All-Blacks All the Time

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The first thing one notices (aside from the familiar faces of Elijah Wood and Peter Jackson telling Air New Zealand passengers to fasten their seat belts) upon arriving in Aotearoa is rugby. The game is everywhere. And it means everything.

It seems that on almost every street, whether in Dunedin or Auckland, the striking jet-black jersey of the New Zealand national rugby union team—fittingly deemed the All-Blacks—shines, for all to see, in some store window. The price of the jerseys further indicates the reverence for which Kiwis have for their boys on the pitch.

One of the orientation leaders on my program used to teach at a Catholic primary school. While giving the group some background on essential New Zealand culture, she told of how, when saying their morning prayers, the young boys in her classroom would always ask for a little heavenly guidance for their heroes. “Please God, let the All-Blacks win,” they would whisper.

The sport is a unifying force on the archipelago—old and young, North Island and South Island, Maori and European all embrace the team. Walking through residential neighborhoods, I have seen black and white flags decorating people’s front porches and the side will not be reuniting for a contest until July. For Kiwis, though, it is a year round phenomenon.

In the United States, despite being a nation invested in sports, we do not have anything quite on the scale of the All-Blacks, at least in terms of nationwide rooting interest. Perhaps, every four years, the country comes together to watch the US national soccer team fall to some superior squad from Europe or South America in the Round of 16 at the World Cup, dashing our naive hopes at a chance for glory. Our more constant sports interests—baseball, basketball and football—have more to do with hometown pride.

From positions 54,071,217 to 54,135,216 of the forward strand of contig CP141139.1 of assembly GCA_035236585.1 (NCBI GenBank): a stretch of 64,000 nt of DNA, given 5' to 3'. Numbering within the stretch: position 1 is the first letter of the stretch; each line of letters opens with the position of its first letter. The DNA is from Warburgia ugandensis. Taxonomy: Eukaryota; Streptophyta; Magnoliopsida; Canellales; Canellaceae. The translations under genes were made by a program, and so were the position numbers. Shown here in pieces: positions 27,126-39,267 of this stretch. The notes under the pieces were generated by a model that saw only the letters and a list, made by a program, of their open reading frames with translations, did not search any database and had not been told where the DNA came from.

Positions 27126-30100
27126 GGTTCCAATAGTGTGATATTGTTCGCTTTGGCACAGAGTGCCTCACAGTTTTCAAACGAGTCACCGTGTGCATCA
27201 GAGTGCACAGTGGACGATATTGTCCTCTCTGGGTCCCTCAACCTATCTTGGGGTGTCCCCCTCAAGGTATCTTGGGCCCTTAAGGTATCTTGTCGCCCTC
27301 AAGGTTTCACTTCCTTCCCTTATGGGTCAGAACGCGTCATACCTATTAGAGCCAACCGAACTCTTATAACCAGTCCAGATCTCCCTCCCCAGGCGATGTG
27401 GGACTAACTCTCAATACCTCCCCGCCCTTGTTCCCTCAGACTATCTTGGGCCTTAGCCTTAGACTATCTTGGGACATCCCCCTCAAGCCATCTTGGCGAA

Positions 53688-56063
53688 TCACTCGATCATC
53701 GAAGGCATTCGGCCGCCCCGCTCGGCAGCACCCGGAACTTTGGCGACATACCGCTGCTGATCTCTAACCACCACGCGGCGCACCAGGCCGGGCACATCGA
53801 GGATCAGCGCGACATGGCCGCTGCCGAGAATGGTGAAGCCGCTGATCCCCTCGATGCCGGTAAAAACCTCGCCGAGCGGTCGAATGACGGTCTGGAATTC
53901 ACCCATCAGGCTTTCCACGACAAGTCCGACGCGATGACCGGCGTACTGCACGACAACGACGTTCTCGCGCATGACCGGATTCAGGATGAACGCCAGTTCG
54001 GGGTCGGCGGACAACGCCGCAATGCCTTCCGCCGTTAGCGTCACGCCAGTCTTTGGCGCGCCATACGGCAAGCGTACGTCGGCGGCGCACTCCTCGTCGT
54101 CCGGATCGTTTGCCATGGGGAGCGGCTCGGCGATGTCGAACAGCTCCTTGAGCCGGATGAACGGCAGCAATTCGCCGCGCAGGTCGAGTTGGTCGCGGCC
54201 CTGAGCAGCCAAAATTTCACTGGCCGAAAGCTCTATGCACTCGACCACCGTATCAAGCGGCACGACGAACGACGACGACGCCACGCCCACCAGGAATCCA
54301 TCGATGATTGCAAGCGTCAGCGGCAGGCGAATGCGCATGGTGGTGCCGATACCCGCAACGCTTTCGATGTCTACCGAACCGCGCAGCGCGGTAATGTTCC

The All-Blacks, on the other hand, have rewarded their fiercely loyal fans by reaching the apex of the Rugby World. They won the 2011 World Cup (as well the 1987 tournament) and will look to defend their title this fall when they head to England for the 2015 tournament. Unfortunately, I will have departed New Zealand before the All-Blacks participate in any of their tune up tournaments this summer. Believe me, I would have doled out the cash to catch them play and take in the atmosphere of one of their matches if they were active during my tenure in Dunedin.

I did, however, already have the chance to see the local Super Rugby team—the Highlanders—play. Super Rugby is a union of teams from New Zealand, Australia and South Africa who compete against one another every year. The Highlanders represent the Otago and Southland regions of New Zealand (both at the southern end of the South Island) and play their home games in Dunedin. Forsyth Barr, a futuristic open-air stadium near Dunedin’s harbor and a short walk from the University Flats, finished construction in 2012 and holds over 30,000 for rugby games. Keep in mind that Dunedin only consists of 116,000 residents.

I bought a ticket to sit (well, stand) in the student section known as the Zoo. All week, the international students heard legends of the Zoo—that students dressed in ridiculous costumes, led choruses of resounding cheers and turned the event into more of a party rather than a sporting event. “You probably won’t see much of the match,” one Kiwi host told me, alluding to the fact that I would be too distracted by the spectacle in the stands to pay any mind toward the action on the pitch. Needless to say, I was sincerely anticipating the cultural mashup of Dunedin’s rowdy student life and New Zealand’s unofficial—well, maybe actually official—religion.

We entered the stadium amid a throng of people in the pouring rain. I was getting mentally prepared for what seemed to be a pending a riot at Forsyth Barr (it was the season opener, as well, to add to the suspense.) And then … well. Despite the stories, it was not quite Cameron Indoor (home to Duke University’s Cameron Crazies) inside the stadium. The Zoo was slightly exaggerated and the craziness never really exceeded students whacking each other on the head with inflatable KFC drumsticks. Still, the game was entertaining and I did get to watch and pay attention to the match (though admittedly, I am no expert on Rugby). The Highlanders, a solid, if unspectacular team, fell to their arch-rival, the Crusaders (from Christchurch, New Zealand), in a hard-fought 26-20 contest that came down to the final seconds.

I fully intend to continue attending Highlanders matches, and hope, also, to sit in the regular stands next time, to get more of a sense of the local crowd’s attitude toward the team. Although I still wish I could witness the All-Blacks in person, the Highlanders should prove a more than satisfying alternative to fill my hankering for professional sports. Especially since the drive to Dodger Stadium is not so close to my dorm room for the next few months.

So, my rugby experience and immersion will continue. But if you want some really unique and interesting material on sports in New Zealand, ask me next week about the Cricket World Cup. I purchased a ticket to see Scotland take on Afghanistan in Dunedin. Who knows what I may have gotten myself into.